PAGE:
I am neutral on Home Depot (HD) because while its business model has proven to generate strong profitability and long-term growth, its valuation multiples indicate that it trades at a premium.
Home Depot is the largest home improvement retail chain in the United States. The company operates many big-box stores across all U.S. states, 10 provinces of Canada, and 32 Mexican states. (See Analysts’ Top Stocks on TipRanks)
Home Depot operates in over 2,000 locations and is the employer of over 500,000 people.
The company receives millions of orders every year from customers who use its products. The company also owns Interline Brands (The Home Depot Pros), which has 70 distribution centers across the U.S.
Home Depot’s second-quarter 2021 report showed revenues of $41.1 billion, beating consensus estimates of $40.8 billion, with an increase of 8.1% as compared to $38.1 billion in the second quarter of 2020.
The company also showed earnings of $4.53 per share versus an expected earnings per share of $4.44. In addition, total same-store sales showed an increase of 4.5%, which was less than the 5% growth expected from analysts.
Home Depot reported that the Kitchen and Bath, and Lumber segments were its strongest departments. However, the Paint, Hardware, and indoor and Outdoor Garden segments showed reduced sales when compared to Q2 2020.
The company also noted a 5.8% decrease in customer transactions compared with a year earlier; however, it reported average tickets were larger by 11.3%. Moreover, sales per retail square foot grew to $663.05, up 5.3% from a year earlier.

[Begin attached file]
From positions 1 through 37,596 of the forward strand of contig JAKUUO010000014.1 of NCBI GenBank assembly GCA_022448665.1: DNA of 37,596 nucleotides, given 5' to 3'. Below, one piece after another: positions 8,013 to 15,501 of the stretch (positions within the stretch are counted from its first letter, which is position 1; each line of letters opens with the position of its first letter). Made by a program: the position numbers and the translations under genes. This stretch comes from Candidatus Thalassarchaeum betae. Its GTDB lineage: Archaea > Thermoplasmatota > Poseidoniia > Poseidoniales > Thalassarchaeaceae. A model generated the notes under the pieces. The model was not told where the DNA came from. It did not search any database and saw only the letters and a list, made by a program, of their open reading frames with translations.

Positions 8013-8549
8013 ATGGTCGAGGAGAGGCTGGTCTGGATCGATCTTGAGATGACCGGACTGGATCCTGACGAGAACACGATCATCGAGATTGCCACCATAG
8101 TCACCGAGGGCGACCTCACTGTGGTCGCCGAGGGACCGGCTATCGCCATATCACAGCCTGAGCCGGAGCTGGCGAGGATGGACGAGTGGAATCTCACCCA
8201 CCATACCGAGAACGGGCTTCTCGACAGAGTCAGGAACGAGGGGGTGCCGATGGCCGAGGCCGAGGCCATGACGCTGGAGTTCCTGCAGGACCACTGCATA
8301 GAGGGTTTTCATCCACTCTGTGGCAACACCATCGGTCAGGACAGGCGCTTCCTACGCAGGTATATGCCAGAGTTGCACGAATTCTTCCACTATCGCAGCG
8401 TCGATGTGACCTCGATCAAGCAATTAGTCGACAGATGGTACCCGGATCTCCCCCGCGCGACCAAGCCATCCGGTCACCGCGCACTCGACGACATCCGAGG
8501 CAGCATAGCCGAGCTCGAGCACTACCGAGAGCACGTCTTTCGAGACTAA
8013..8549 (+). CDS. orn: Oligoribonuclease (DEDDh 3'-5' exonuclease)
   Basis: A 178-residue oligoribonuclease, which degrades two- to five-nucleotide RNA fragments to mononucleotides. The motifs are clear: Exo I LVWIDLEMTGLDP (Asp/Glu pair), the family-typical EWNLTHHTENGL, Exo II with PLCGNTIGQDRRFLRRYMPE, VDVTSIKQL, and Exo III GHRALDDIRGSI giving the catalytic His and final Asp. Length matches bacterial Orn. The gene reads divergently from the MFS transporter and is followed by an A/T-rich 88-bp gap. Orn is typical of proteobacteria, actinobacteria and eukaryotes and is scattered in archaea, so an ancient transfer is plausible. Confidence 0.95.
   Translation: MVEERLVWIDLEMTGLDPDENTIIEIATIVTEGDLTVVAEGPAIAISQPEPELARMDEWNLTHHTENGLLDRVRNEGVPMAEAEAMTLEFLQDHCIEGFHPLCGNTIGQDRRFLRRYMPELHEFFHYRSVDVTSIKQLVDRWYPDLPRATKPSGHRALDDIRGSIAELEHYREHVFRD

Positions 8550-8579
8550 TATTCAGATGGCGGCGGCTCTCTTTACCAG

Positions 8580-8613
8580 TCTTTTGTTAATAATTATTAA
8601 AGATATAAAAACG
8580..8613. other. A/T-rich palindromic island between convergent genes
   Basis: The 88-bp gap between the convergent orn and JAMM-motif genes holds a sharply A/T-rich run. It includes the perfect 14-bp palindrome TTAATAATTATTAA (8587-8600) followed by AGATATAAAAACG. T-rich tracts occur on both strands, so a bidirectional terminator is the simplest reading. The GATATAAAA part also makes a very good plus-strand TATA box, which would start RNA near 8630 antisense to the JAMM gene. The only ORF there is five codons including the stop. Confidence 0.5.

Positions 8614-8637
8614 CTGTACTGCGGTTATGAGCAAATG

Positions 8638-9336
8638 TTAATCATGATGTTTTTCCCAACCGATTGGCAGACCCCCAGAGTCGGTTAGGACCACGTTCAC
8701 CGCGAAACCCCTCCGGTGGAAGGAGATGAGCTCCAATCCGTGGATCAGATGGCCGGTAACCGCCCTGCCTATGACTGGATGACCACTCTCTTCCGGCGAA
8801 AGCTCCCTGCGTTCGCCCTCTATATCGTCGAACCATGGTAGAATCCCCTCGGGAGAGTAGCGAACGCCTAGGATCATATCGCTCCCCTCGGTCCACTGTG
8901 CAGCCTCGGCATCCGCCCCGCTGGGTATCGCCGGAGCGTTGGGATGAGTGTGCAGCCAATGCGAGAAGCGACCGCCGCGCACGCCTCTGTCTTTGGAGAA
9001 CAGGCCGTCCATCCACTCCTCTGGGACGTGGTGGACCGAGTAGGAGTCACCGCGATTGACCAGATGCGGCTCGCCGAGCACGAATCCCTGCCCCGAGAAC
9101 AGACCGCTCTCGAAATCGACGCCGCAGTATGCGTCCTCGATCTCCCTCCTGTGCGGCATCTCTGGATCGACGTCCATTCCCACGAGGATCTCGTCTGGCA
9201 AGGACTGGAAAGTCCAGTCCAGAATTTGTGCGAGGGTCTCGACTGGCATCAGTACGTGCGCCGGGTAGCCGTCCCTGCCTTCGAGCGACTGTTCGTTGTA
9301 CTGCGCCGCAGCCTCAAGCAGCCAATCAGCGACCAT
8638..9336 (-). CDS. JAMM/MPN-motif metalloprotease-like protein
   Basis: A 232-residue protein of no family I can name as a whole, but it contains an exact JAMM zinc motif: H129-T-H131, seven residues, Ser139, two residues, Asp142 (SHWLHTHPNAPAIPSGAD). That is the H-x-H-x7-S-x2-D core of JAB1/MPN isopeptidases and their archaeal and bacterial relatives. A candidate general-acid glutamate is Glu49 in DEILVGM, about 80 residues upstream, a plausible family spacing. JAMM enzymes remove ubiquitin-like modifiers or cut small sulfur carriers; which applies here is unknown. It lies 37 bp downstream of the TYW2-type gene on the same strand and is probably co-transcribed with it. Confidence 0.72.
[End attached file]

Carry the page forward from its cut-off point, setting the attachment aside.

Ted Decker, president and COO of Home Depot, reported that inflation contributed to a boost in sales, stating that lumber prices peaked during Q2 2021, but have since seen a decline. Inflation from categories of core commodities also positively impacted the average ticket growth by approximately 420 basis points.
Home Depot’s brick-and-mortar stores remained open during the pandemic when many Americans invested in home remodeling and renovation projects.
The company’s revenue growth is expected to slow down in 2021. However, the company also stated that its same-store sales in the first weeks of August were aligned with trends in Q2 2021, and they predict a supportive environment for spending on home improvement in the coming years.
Home Depot’s stock looks richly valued right now as its EV/EBITDA ratio and price-to-normalized earnings ratio both indicate the stock is trading above its historical average.
The EV/EBITDA ratio is currently 16.4x compared to its five-year average of 14x and the P/E ratio is currently 23.4x compared to its five-year average of 21.1x.
Wall Street’s Take
From Wall Street analysts, Home Depot earns a Strong Buy analyst consensus based on eight Buy ratings, one Hold rating, and zero Sell ratings in the past three months. Additionally, the average Home Depot price target of $359.25 puts the upside potential at 6.2%.
Summary and Conclusions
Home Deport is one of the most successful retailers in the world, as it has successfully carved out a niche for itself in the specialty retail industry.
It has not only survived, but thrived, in the e-commerce era and continues to grow its profitability and efficiency metrics. The company also benefits from strong customer loyalty and is poised to continue generating solid growth for years to come. On top of that, Wall Street analysts are overwhelmingly bullish on the stock.
That said, the stock’s valuation appears to be pretty rich right now, so it might be prudent for investors to wait for a pullback before adding more shares.
Disclosure: At the time of publication, Samuel Smith did not have a position in any of the securities mentioned in this article.
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